Economists concerned about Bank of Canada's expected interest rate hike, but suspect it will be the last
The Bank of Canada is expected to announce yet another interest hike on Wednesday, and economists are hoping that it will be the last one for a while, with some warning it could be a step closer to recession as Canada tries to balance the need to fight inflation with the growing pressure on the housing market.
Economists and most commercial banks are anticipating a raise of a quarter percentage point on Wednesday, which would bring the central bank’s key interest rate to 4.5 per cent.
If a rate hike is announced, it will be the eighth time the interest rate has been increased in the last 10 months.
“Now the question is whether that is the last one,” Jimmy Jean, vice-president & chief economist at Desjardins, told CTV News Channel on Tuesday.
“Certainly the case is building now that we’ve done sufficient tightening. We have seen a peak in inflation, we can’t say that the signs are too compelling that the trend is accelerating, but at least we’ve seen a peak. And we do know that the economy, especially interest-rate-sensitive sectors, are slowing.”
After peaking at 8.1 per cent in the summer, the annual inflation rate cooled to 6.3 per cent in December, a sign that the Bank of Canada’s interest hikes may be paying off in battling inflation.
But it’s a tricky bargain, and some economists say an eighth rate hike is dangerous and could push Canada closer to a recession. Jim Stanford, chief economist at the Centre for Future Work, wrote in a blog post Monday that Canada’s economy has not recovered from the blow dealt by the pandemic, noting that retail sales are down and that GDP growth isn’t high enough.
A Monday research note from the National Bank of Canada written by economists Matthieu Arseneau and Taylor Schleich said “the most aggressive policy rate increase in a generation is taking its toll on the economy.”
The new interest hike expected this Wednesday is 25 basis points, not as steep as the 50 basis points hike seen in December. But even a smaller hike can have huge impacts, economists say.
“Those who argue that another 25 basis points increase will not kill the economy forget that at this stage of the business cycle, the impact of further hikes is not linear,” the National Bank research note stated. “In other words, the marginal increase could be the straw that breaks the camel’s back.”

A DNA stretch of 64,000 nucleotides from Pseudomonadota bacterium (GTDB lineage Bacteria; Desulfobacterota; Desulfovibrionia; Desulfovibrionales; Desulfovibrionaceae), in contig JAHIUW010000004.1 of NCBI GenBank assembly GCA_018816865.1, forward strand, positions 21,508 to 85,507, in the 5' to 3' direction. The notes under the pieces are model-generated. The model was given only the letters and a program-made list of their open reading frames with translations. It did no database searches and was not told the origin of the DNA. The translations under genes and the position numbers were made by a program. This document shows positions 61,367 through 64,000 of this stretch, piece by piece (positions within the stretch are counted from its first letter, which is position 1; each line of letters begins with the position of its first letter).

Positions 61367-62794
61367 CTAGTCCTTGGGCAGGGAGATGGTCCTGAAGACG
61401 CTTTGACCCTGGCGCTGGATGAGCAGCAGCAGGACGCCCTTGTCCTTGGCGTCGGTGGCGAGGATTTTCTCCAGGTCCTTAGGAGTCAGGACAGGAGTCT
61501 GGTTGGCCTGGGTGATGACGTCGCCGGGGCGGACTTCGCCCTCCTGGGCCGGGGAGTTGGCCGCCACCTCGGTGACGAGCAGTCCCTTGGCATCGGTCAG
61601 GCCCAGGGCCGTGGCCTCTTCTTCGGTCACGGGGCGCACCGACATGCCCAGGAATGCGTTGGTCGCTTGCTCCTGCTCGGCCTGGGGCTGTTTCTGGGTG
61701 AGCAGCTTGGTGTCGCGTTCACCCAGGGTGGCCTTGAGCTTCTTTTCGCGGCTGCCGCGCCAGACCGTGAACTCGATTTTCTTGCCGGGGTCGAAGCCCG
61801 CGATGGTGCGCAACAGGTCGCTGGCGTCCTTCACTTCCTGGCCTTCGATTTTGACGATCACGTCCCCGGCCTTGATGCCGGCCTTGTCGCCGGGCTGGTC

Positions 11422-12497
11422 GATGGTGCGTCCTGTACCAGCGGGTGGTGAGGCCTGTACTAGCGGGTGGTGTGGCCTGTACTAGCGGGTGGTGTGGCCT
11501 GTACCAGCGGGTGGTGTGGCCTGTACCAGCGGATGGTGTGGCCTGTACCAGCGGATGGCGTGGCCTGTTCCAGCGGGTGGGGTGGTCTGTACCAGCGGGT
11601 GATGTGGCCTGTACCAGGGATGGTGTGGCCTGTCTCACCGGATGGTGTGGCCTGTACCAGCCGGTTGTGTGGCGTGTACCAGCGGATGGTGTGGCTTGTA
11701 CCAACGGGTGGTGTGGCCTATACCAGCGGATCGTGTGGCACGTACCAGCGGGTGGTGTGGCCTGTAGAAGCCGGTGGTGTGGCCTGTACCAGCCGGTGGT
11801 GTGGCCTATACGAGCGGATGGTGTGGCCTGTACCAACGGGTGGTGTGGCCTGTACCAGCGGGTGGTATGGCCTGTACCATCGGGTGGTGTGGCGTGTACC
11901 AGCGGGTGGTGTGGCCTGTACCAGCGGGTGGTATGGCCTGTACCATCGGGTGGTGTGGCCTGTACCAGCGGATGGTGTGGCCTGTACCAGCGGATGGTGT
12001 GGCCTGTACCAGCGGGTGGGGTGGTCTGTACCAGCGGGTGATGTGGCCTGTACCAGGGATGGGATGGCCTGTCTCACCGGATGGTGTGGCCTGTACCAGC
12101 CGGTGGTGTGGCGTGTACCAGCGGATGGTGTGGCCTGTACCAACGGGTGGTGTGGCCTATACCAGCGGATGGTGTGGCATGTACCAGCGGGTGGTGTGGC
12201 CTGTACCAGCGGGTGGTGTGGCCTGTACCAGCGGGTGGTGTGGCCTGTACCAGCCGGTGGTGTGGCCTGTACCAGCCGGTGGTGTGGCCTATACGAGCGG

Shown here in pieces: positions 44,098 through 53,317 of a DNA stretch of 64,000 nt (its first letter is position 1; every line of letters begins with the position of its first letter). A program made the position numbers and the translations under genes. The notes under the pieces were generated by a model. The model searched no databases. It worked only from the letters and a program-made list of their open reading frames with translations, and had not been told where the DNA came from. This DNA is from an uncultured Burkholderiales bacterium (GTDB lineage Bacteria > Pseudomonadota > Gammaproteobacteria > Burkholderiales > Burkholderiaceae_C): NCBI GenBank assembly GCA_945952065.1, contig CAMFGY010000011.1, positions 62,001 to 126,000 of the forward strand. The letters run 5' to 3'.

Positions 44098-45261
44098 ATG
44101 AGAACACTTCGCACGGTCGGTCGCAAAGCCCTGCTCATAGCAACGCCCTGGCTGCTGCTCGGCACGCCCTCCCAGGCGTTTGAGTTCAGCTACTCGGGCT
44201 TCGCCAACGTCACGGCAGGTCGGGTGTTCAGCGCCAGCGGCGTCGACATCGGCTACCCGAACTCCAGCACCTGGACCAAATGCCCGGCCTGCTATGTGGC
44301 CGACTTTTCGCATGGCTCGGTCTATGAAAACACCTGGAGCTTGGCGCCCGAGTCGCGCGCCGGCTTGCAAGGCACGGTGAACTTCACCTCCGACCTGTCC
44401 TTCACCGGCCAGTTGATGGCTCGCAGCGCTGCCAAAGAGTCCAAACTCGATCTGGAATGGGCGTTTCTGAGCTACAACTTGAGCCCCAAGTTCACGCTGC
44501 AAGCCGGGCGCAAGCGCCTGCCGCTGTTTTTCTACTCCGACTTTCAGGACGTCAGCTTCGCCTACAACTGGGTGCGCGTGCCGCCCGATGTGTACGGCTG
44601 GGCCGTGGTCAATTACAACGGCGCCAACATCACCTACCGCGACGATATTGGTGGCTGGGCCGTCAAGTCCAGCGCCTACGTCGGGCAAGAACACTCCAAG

If the central bank doesn’t want to lose credibility, they would be wise to make this the last rate hike for a while, Jean suggested, as interest hikes have been causing instability for some Canadians, particularly in the housing market.
“When you look at metrics like debt-to-income or debt-to-asset, it’s very elevated, and secondly, we also have a feature in our mortgage system that, for example the U.S. doesn’t have,” Jean said. “We renew typically a mortgage every five years, so people renewing now are doing (that) at much higher interest rates, and given the debt burden that exerts significant pressure on their budget.”
Those who are caught in the bind of renewing a mortgage at a time of higher interest rates may have their budgets constrained. It’s an issue that could domino depending on how strong other aspects of the economy are.
According to the Centre for Future Work, extra debt charges paid by households ate up 0.6 per cent of GDP in the third quarter of 2022, the highest quarterly increase in history.
The National Bank research note stated that Canadian housing “is in a recession”, adding that “cumulative price declines (are) now exceeding what was observed in 2008-09.”
Jean said that the job market is still “tight, is resilient, but it doesn’t mean that will stick forever.”
“If we get into an environment in 2023 where people start to lose their jobs and we still have those major mortgage payment increases, it’s going to put a lot of people in financial difficulty,” he said. “They’re going to stop spending, to the extent that we should see contractions in GDP, and if the Bank of Canada really pushes it too far, it might create a recession of a magnitude that wouldn’t be necessary to really deal with inflation.”
If the Bank of Canada fails to make this interest hike their last for now, it might be hard for anyone to argue the pros outweigh the cons anymore, he said.
“Especially knowing that part of the inflation that was transitory — supply chains, those kinds of pressures, energy — those are coming down nicely right now, so I think there is a good case to make that … after this one, the Bank of Canada might want to stop,” Jean said.
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